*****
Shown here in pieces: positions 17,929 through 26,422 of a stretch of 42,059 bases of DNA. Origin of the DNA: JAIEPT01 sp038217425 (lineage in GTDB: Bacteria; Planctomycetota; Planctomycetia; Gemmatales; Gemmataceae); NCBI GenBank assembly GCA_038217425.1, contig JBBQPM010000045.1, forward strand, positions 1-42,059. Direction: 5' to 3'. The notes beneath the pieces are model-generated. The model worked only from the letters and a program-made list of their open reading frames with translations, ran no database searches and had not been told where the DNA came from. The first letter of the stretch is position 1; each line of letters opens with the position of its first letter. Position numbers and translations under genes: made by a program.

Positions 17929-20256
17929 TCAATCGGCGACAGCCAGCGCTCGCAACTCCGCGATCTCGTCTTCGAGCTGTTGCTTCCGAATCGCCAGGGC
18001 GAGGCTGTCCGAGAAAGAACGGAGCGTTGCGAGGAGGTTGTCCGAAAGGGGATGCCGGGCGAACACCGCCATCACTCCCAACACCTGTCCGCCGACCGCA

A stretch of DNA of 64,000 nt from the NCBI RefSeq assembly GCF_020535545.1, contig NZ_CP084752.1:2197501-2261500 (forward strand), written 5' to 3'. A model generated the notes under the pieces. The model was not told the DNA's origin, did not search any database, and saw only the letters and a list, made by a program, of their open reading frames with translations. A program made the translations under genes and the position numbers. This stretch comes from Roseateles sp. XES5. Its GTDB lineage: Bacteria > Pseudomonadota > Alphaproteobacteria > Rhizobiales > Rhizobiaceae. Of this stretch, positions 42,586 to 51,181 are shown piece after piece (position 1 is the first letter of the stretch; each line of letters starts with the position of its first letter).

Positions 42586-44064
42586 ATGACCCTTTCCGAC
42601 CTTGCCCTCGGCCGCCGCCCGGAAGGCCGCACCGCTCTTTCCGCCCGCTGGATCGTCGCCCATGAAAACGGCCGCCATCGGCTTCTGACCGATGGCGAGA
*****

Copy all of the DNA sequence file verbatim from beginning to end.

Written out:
Shown here in pieces: positions 17,929 through 26,422 of a stretch of 42,059 bases of DNA. Origin of the DNA: JAIEPT01 sp038217425 (lineage in GTDB: Bacteria; Planctomycetota; Planctomycetia; Gemmatales; Gemmataceae); NCBI GenBank assembly GCA_038217425.1, contig JBBQPM010000045.1, forward strand, positions 1-42,059. Direction: 5' to 3'. The notes beneath the pieces are model-generated. The model worked only from the letters and a program-made list of their open reading frames with translations, ran no database searches and had not been told where the DNA came from. The first letter of the stretch is position 1; each line of letters opens with the position of its first letter. Position numbers and translations under genes: made by a program.

Positions 17929-20256
17929 TCAATCGGCGACAGCCAGCGCTCGCAACTCCGCGATCTCGTCTTCGAGCTGTTGCTTCCGAATCGCCAGGGC
18001 GAGGCTGTCCGAGAAAGAACGGAGCGTTGCGAGGAGGTTGTCCGAAAGGGGATGCCGGGCGAACACCGCCATCACTCCCAACACCTGTCCGCCGACCGCA

A stretch of DNA of 64,000 nt from the NCBI RefSeq assembly GCF_020535545.1, contig NZ_CP084752.1:2197501-2261500 (forward strand), written 5' to 3'. A model generated the notes under the pieces. The model was not told the DNA's origin, did not search any database, and saw only the letters and a list, made by a program, of their open reading frames with translations. A program made the translations under genes and the position numbers. This stretch comes from Roseateles sp. XES5. Its GTDB lineage: Bacteria > Pseudomonadota > Alphaproteobacteria > Rhizobiales > Rhizobiaceae. Of this stretch, positions 42,586 to 51,181 are shown piece after piece (position 1 is the first letter of the stretch; each line of letters starts with the position of its first letter).

Positions 42586-44064
42586 ATGACCCTTTCCGAC
42601 CTTGCCCTCGGCCGCCGCCCGGAAGGCCGCACCGCTCTTTCCGCCCGCTGGATCGTCGCCCATGAAAACGGCCGCCATCGGCTTCTGACCGATGGCGAGA